Showing posts tagged #Women’sHistoryMuseum. Go back to the main blog page.

Wide Rainbow is non-profit contemporary art after school program. They connect artists with the community of underserved neighborhoods throughout New York, focusing on hands-on workshops led by the artists, as well as artist and curator-led exhibition walkthroughs of galleries and museums.

Next Monday, May 14th, Wide Rainbow will be celebrating its third year and honoring the 85+ artists who have been part of the program. This fundraiser gala will be their first ever, along with a host of friends and family, at 99 Scott Ave. in Brooklyn.

Tickets for the event start at $250 a seat which includes a menu by Chef Dria Atencio along with a mixology menu by the one and only Arley Marks. Dev Hynes of Blood Orange is slated to give a private performance for gala attendees as well. The gala is hosted by Maia Ruth Lee, Lola Kramer, Elizabeth Jaeger, Diamond Stingily, Eliza Ryan, Morgan Connellee, Ashley Gail Harris, Bevin Butler.

Artist Dawn Kasper during a workshop with students from Girls Prep Middle School of LES?

Wide Rainbow Fundraiser Gala
Monday, May 14th
99 Scott Ave Brooklyn, Ny 11237
7pm Cocktails, 8pm Seated dinner
http://widerainbow.org/wide-rainbow-gala-2018/
rsvp@widerainbow.org

Before their assassination, Olga, Tatiana, Maria, and Anastasia Romanov led stilted lives. Existing within a family patriarchy and with the threat of a violent revolution, they had little control. Through the artifacts they left behind, a myth was built about their reliance upon each other. Their friendships are named after their self-given acronym, OTMA. The legend of the Grand Duchesses inspired Women’s History Museum, the moniker of Amanda McGowan and Mattie Rivkah Barringer, to create OTMA’s Body,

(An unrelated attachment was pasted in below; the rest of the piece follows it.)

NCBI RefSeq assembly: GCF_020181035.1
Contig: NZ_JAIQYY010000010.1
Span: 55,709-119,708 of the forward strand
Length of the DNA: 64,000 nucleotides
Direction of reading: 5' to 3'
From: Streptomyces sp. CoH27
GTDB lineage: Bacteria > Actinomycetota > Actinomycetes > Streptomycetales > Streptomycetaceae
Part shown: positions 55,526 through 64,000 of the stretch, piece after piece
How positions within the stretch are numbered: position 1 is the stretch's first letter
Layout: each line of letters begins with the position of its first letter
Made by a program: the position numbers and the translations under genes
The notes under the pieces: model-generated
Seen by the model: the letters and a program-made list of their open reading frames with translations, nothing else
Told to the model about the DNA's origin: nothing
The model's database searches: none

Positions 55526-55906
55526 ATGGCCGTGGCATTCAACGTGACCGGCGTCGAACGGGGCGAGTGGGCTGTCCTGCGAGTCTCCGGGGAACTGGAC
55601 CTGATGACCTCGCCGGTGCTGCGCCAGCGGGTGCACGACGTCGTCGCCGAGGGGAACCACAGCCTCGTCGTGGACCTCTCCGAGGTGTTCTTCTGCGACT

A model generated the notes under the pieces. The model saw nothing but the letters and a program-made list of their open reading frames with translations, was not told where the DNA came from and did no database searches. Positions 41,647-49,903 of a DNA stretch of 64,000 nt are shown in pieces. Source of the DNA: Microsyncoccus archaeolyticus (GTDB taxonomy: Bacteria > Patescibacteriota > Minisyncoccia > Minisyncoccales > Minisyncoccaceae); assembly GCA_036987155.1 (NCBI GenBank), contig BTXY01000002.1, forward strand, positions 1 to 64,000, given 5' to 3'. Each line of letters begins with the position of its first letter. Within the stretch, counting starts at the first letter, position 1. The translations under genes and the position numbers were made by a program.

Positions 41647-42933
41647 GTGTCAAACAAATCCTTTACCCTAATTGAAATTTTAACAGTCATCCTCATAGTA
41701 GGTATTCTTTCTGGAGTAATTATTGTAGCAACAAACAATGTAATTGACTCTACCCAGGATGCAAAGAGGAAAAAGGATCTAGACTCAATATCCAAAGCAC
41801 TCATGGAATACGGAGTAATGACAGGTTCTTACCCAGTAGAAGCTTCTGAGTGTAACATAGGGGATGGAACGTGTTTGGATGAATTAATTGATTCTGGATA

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Living between the spaces of art and fashion, the show functions as a boutique. It contains all the aspects of a clothing store, from the clothing racks to the mannequins to the self-referential decor. With their collage aesthetic, Women’s History Museum augments those elements. Using methods similar to Lou Dallas and Ser Serpas, all of the objects are made from recycled materials found during McGowan and Barringer’s travels. With those found supplies McGowan created her pieces, and Barringer created hers. They collected their finished work and produced a cohesive product. Priced like designer department stores, the objects in the exhibition can be bought and then removed by the buyer. The purchase of the products from McGowan and Barringer’s collaborative process embodies the idea of OTMA. The designers end up working like the four sisters, each has a distinct personality but when brought together they become one body. A body taken apart by the public.

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Open now until September 16, “Prick up your Ears” is a multi-media enterprise exploring the “ontology of fake” through self-examination of the artists’ own role in the culture industry. Curated by Taylor Trabulus, the exhibition is not so much an inter-communicative presentation of artists working in different mediums as much as it is a pronouncement of their individualities, pasted over the art world’s marriage to the economy and identity. As a deliberate act of incohesion, “Prick up your Ears” appropriately introduces LA to many New York-based artists, and establishes their works as unique in relation to one another, but sharing in the common understanding of the culture-capital pipeline.
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KARMA INTERNATIONAL
“Prick Up Your Ears”
Curated by Taylor Trabulus
4619 W Washington Blvd.
Los Angeles, CA 90016